Nike was created to address a new reality of warfare: The front lines had moved to the skies. While the coasts of the United States had traditionally been considered targets, new nuclear-equipped bombers (and later, missiles) made the American heartland equally vulnerable. War planners suspected that a Soviet bomber attack would come over the North Pole and focus on major industrial centers such as Chicago. And the guns previously used to shoot planes proved no match against high-flying bombers.
Experiments for what became the Nike missile program began in the mid-1940s, but it wasn’t until the early 1950s that the major industrial centers around the United States, including Chicago, had operational battalions of anti-aircraft guided missiles.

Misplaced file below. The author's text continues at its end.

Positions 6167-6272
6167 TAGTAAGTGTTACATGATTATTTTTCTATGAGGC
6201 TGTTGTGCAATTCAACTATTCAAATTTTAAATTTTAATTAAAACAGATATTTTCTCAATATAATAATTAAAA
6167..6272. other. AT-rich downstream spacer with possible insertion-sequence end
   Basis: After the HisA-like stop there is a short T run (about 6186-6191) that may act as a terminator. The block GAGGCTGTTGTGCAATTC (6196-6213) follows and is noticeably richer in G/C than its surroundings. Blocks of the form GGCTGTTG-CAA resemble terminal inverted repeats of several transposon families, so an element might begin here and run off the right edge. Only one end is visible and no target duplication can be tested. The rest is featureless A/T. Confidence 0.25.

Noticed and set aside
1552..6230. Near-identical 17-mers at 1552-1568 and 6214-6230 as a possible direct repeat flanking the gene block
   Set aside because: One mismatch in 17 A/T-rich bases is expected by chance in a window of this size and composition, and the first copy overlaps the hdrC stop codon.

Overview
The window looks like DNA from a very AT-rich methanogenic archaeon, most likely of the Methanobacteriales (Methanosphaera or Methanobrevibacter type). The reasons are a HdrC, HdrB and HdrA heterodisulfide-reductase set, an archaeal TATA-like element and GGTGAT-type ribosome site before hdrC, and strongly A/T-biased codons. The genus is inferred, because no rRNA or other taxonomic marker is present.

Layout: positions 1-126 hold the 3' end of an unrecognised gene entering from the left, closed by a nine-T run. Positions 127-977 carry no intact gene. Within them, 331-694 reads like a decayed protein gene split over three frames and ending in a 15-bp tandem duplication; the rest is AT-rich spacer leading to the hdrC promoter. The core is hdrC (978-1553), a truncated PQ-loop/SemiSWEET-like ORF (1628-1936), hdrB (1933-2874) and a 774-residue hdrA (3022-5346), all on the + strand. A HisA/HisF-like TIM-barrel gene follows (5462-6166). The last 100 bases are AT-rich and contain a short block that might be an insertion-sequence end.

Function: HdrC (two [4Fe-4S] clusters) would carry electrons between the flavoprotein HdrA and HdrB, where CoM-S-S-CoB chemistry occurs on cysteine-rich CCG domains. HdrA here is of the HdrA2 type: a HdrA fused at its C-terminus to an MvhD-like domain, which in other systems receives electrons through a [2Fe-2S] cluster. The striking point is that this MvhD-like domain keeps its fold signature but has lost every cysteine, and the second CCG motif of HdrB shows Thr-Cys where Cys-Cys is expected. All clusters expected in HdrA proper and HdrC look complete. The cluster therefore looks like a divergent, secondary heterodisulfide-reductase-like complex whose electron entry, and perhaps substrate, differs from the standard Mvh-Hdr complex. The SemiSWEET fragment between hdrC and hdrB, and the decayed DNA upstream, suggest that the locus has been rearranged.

Mark A. Berhow, a research chemist with the USDA, happens to be a Nike missile history buff and co-wrote the book “Rings of Supersonic Steel,” which details the history of the more than 300 Nike missile sites that were peppered across the United States.
Chicago, being a major commercial and industrial hub, was among the best-protected cities. It had 22 Nike sites, two of which Berhow says had single radar systems that controlled multiple sets of launchers. Berhow says in the mid-1950s more than 600 Nike Ajax missiles were in the Chicago area. This first-generation weapon was designed to intercept a single bomber. A few year later the Ajax was replaced by the Nike Hercules, which would use a nuclear-tipped warhead to destroy multiple aircraft at once. In other words, the Hercules would use (nuclear) fire to fight (nuclear) fire.